Nevertheless this is clearly clarinet music. - but the options of time-shifting, over-dubbing, sample manipulation and obsessive re-evaluation result in music that often sounds electronic or computer generated. This is clarinet music - but made by a composer who also knows his way around the studio in general and Pro Tools in particular. This is clarinet music - but the way the voice of the instrument emerges and dissolves into the totality and the way in which the studio skills merge seamlessly with the instrumental skills make for a very intricate hybrid and a delightful listening experience. I was at times reminded of the work of Richard Maxfield who, ineterestingly, began as a clarinetist and later in his short life moved over to analogue studio based "electronic music". In the intervening forty or fifty years the shift from the analogue to the digital realm has made sound manipulation procedures that would have taken months achievable in hours or seconds now. The equivalent of the final track, "Ending of a Nerve..", with it's 10,000 layers and micro samples would almost certainly not be possible in a lifetime's work in the analogue domain. The journey through the ten tracks arrives at a very abstract place but even here the clarinet is at the core of the music.

An astonishing achievement already, but I have the feeling that Jeremiah Cymerman will continue his researches and will continue to astonish us.
MIKE PATTON recommends
A fascinating sonic experiment for a 'de-controlled' CD player, using a prepared compact disc which has been genetically altered to produce digital errors and artifacts during playback. Although the CD is 'wounded', the sound palette is colorful and vibrant---and the chance operation aesthetic escorts the listener on a seemingly out of control yet strangely intimate journey. A veteran of the Fluxus movement, Tone has taken the very tools and technological mediums we use on a daily basis and transformed them into chaotic and unpredictable music makers... wonderfully damaged instruments speaking a language all their own!
Evynd Kang initially stood out to me for the unique and effortless sounding quality of his viola playing. His lucid style, sliding through whole melodies on one string, senza vibrato, sometimes reminiscent of a bamboo flute is both distinct and stunning. But it wasn't only his trademark sound that drew me into this record; it was the conciseness of the compositional structure, mirroring the same brilliance as his approach to the viola.
Efficient with his sound pallet, Kang crafts a wealth of artistry with only a few pointed and deliberate repeating musical motives. Deceptively simple at times, a more penetrating listen reveals an underworld of textural richness. It requires the listener to not only listen to this record, but live in it.
I have had the pleasure of knowing Lisa for a while now, and it is always a joy to enter someone's musical world: you get to know them better in an intimate way that is only possible when words are not in the way! This CD is a must have: if you do not know Lisa's voice, then this vocal album is the way in: she explores the confines of possibility when simultaneously playing the violin and singing with Carla's wondrous work on Kafka Songs, and, her own beautiful vocal tone is heightened by the labyrinthine world she creates through her use of multi-tracking and electronics in A Collective Cleansing. In Kafka Songs Lisa's elegant masterful language takes full advantage of Carla's talent--Carla's skill and tone is outstanding! In a Collective Cleansing, the intertwining voices are stunning and the use of electronics is innovative; mid way through the electronics surprisingly sustain a vocal chord lushly and the work evolves into a world of dark, supremely lovely melodies supported by wonderfully inventive harmonies. A trip worth taking.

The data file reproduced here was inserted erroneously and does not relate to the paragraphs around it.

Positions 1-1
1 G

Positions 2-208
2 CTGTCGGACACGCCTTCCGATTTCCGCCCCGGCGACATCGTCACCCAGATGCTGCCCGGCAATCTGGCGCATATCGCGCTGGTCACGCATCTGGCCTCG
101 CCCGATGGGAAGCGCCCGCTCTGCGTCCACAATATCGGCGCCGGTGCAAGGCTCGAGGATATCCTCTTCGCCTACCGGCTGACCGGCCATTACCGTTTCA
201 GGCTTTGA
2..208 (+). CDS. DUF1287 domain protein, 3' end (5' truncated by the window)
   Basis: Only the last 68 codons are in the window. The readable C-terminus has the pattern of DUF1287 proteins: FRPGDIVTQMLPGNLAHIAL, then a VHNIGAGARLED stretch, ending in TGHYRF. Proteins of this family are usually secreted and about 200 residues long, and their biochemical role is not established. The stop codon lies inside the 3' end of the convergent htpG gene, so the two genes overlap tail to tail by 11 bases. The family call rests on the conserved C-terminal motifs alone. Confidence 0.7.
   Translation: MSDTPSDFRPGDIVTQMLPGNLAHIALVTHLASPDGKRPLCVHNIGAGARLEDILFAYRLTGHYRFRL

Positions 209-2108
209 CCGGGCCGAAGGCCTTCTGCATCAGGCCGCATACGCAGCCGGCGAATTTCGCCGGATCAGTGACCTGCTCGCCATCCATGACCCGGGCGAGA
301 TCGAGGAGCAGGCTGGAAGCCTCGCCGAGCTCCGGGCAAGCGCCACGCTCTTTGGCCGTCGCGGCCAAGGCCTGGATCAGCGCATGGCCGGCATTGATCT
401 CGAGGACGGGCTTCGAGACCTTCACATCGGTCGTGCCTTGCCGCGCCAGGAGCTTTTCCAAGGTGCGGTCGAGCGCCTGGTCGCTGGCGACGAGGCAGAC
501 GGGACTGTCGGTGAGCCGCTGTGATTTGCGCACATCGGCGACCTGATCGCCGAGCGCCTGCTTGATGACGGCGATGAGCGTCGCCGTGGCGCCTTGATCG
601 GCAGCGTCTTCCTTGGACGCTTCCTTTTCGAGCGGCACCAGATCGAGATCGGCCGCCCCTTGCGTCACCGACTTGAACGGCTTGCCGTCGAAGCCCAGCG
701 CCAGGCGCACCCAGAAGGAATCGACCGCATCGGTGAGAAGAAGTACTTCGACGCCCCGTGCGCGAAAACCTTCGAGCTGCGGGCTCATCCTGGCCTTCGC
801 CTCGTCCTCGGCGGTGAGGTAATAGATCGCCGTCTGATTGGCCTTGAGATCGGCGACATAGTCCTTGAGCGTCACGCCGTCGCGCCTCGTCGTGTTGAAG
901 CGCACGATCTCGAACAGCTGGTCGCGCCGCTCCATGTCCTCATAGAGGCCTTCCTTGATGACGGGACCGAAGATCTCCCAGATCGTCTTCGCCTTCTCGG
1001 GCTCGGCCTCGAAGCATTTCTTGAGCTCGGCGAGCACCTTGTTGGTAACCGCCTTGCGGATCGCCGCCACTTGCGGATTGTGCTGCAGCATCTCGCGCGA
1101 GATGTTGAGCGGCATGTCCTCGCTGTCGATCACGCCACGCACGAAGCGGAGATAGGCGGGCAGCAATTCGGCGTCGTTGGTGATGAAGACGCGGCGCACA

MARC RIBOT recommends
I first heard the demo that would eventually become Pissuk Rachav's "Eretz Hakodesh" on my one (and probably only) trip to Israel in 2007 for some concerts of John Zorn’s Masada groups. The cathartic screaming, obscenity and obsessive blashemy that characterize Jeremy Fogel's lyric approach gave me the immediate sensation that Jeremy (who later, in personal conversation, revealed himself to be part of a surprisingly large community of Israeli Nietscheans) was deranged. But unlike many poet/ranters of our time, Jeremy’s derangement was somehow necessary. I might not have understood this if I hadn’t been listening to the demo in a traffic jam in Tel Aviv: Jeremy’s derangement is the best possible response. The one I’d been waiting for—plus it ROCKS.
GYAN RILEY recommends
As an avid Secret Chiefs fan and part-time collaborator with members Timb Harris and Ches Smith, I assumed I was going to like Xaphan. What I didn't know is that it would become one of the few records that I listen to over and over again. The boundless variety of timbre and texture in Trey Spruance's arrangements of these infectious tunes is just awesome. The band pulls off beautifully haunting, sensuous snaky melodies and pounding grooves alike, the orchestrations constantly evolving into a different animal with each new section. But most importantly, it's just got that inexplicable magic that beckons me to throw it back in the disc player time and time again